• Cross: A straight punch that you throw slightly across your body, using your dominant hand.
  • Jab: A quick, straight, face punch. Usually thrown with the non-dominant hand.
  • Uppercut: A punch thrown up from the midsection (using either hand) that connects with the underside of your opponent’s chin.
  • Hook: A curved punch (using either hand) that connects with your competitor’s jaw or chin.
  • Side kick: A kick delivered when your competitor is at an angle to you. Raise your leg to the side, then bend at the knee to deliver the kick.
  • Front kick: A kick delivered straight on while you are facing your opponent.
  • Roundhouse kick: A kick delivered by swinging a leg up in a clockwise or counterclockwise motion (depending on which leg you’re using) with momentum to strike the opponent with the instep of the foot.

What is a boot camp class?

Fitness boot camps are a heart-pounding way to boost your fitness level. Boot camps are led by a fitness instructor and are based on the concept of military boot camps — intensive workout programs to get new recruits into shape, quickly. Fitness boot camps encourage camaraderie, and the group momentum helps participants get through fast-paced intervals of cardio, isometric training, strength training and endurance drills. Classes may range anywhere from 30 to 60 minutes, and usually meet multiple days per week. Boot camps often run a specific duration of time, say four to six weeks, which creates a team-like environment for class members. Other boot camps run year-round and students purchase package pricing for classes, similar to subscriptions that allow them a set amount of classes per week or per month.

Boot camps can be held indoors at a gym, outdoors in a park or on a beach, in a backyard — anywhere there’s room for running, jumping and sweating. Some instructors also provide DVD and online boot camps. You can also find boot camps tailored to your heart’s desire, such as bikini boot camp, or boot camps for new mothers. Boot camps offer an intense workout and are usually led by energetic instructors pushing you to do your best, but unlike military boot camp drill sergeants, fitness boot camp instructors typically don’t use intimidation or punishment to spur you on. Check with your doctor before starting a boot camp if you have health concerns, and always let your instructor know ahead of time if you have injuries.

What should you wear to kickboxing?

What you wear to kickboxing can vary based on the setting. For kickboxing group fitness classes that are part of a gym’s cardio class schedule, standard fitness attire is appropriate. Athletic sneakers, pants or shorts that you can comfortably kick in without getting tangled or flashing anyone, and a top that allows for easy movement when punching and jabbing are all good choices. You won’t need protective gear or gloves, as most cardio-based kickboxing classes do not use punching bags.

Kickboxing training that takes place at a martial arts studio typically requires protective gear. You may need boxing gloves (beginners may want 12-ounce or heavier gloves for more cushioning) and hand wraps that protect and support your hands under the gloves while you punch the bag. If your kickboxing training includes sparring with opponents, you’ll need a mouthguard and any protective head and body gear your studio requires. Always be sure to bring plenty of water, too.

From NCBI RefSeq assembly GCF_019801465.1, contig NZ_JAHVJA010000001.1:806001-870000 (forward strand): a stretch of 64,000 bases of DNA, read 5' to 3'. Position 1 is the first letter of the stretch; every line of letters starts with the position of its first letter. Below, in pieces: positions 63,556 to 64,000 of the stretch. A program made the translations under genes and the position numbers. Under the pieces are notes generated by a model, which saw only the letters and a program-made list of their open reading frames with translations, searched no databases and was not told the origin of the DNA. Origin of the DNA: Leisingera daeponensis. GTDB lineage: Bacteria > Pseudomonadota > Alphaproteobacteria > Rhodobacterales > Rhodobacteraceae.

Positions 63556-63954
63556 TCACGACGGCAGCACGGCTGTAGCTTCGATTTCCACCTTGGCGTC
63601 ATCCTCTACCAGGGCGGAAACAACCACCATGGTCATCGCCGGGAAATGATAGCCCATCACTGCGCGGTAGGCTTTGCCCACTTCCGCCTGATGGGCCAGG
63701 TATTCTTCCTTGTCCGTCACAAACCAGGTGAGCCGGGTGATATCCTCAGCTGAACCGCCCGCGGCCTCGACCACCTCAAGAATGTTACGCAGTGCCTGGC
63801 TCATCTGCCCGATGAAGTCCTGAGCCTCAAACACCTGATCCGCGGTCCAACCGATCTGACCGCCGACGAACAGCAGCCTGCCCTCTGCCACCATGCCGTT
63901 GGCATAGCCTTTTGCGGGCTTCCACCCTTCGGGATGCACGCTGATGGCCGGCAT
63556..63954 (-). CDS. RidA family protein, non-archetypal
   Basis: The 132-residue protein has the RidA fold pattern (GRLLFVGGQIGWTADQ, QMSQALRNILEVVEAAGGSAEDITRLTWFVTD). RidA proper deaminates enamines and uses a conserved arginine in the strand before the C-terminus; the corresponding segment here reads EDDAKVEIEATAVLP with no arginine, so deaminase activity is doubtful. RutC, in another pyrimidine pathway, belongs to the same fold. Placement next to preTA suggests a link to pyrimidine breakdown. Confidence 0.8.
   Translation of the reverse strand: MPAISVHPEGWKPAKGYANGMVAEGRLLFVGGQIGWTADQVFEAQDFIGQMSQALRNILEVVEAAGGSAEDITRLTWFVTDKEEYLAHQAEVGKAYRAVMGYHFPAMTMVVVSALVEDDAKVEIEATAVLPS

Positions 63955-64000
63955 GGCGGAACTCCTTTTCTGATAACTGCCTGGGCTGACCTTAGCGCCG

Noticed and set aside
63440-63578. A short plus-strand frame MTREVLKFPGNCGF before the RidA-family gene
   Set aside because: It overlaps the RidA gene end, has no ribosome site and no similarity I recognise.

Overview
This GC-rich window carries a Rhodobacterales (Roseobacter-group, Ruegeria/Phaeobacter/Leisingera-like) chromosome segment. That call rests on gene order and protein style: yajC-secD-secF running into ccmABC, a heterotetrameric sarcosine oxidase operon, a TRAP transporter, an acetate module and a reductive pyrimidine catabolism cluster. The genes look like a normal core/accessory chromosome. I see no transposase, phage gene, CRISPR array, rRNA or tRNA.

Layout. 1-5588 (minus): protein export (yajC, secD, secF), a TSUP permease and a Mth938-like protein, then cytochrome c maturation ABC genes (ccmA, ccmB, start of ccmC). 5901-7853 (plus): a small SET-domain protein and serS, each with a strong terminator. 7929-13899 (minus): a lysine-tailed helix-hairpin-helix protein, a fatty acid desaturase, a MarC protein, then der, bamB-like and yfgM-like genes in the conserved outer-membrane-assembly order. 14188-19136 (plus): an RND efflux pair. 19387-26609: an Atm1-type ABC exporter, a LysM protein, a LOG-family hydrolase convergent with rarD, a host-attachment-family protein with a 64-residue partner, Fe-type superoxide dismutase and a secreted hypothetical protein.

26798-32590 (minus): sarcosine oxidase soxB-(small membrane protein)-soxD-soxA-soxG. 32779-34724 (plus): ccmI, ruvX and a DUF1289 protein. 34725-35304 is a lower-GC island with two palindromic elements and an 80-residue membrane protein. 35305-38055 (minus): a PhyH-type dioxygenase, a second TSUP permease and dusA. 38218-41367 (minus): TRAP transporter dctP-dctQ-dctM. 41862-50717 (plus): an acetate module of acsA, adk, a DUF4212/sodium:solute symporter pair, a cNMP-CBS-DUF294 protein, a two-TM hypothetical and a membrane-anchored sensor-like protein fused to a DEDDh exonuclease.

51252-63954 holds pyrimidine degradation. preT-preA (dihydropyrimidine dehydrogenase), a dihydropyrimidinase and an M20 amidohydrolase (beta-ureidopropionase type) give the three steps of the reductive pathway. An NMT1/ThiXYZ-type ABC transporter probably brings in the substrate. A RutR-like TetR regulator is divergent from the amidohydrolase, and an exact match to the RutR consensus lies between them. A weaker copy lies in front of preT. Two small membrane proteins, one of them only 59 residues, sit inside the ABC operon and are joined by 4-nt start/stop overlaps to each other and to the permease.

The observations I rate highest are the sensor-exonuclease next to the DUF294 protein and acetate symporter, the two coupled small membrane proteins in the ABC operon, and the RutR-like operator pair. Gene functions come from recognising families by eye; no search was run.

How much is a boot camp?

The cost of fitness boot camps depends on how often you go, the package you are purchasing (or if you are paying a drop-in fee), the location of the bootcamp, the equipment the instructors provide, and the background and reputation of the instructor. Smaller towns and areas with a lower cost of living typically have lower rates for boot camp services than big cities and regions with a higher cost of living. If you’re paying per class on a drop-in basis, expect to pay anywhere from $12 to $25 or more, depending on the region and the instructor. When you purchase a package of classes, typically the more you buy at one time, the cheaper each class is. The same boot camp class might be $20 for a drop-in student, $15 for a student who pays for 10 classes per month, and $10 for a student who pays for 30 classes a month. Studio space can also affect costs, so if your boot camp takes place in a high-end gym with top-of-the-line equipment, the prices will likely be higher than a class that meets in an outdoor space with limited or no equipment. Shop around to find the right type of boot camp class and the right instructor for you.

What do you need for kickboxing?

What you need to bring to kickboxing depends on where you are working out and what your goals are. For a gym or fitness club’s cardio-based group kickboxing class that does not use punching bags, you generally need only appropriate workout gear and enough water. For kickboxers who are training in a martial arts studio, working one-on-one with a trainer toward a specific goal or sparring with competitors, you will need your own boxing gloves (12- to 16-ounce gloves provide more protection for beginners) and hand wraps (to protect and support your hands under the gloves, as well as keep them dry). If your lessons are in a martial arts studio, you may not be permitted to wear shoes, so bring clean socks if you don’t like to go barefoot. If your training includes sparring, you may be required to wear a mouthguard and/or protective headgear. Whether you’re in a group fitness class or hardcore training session, bring a sweat towel for your comfort and the comfort of people around you.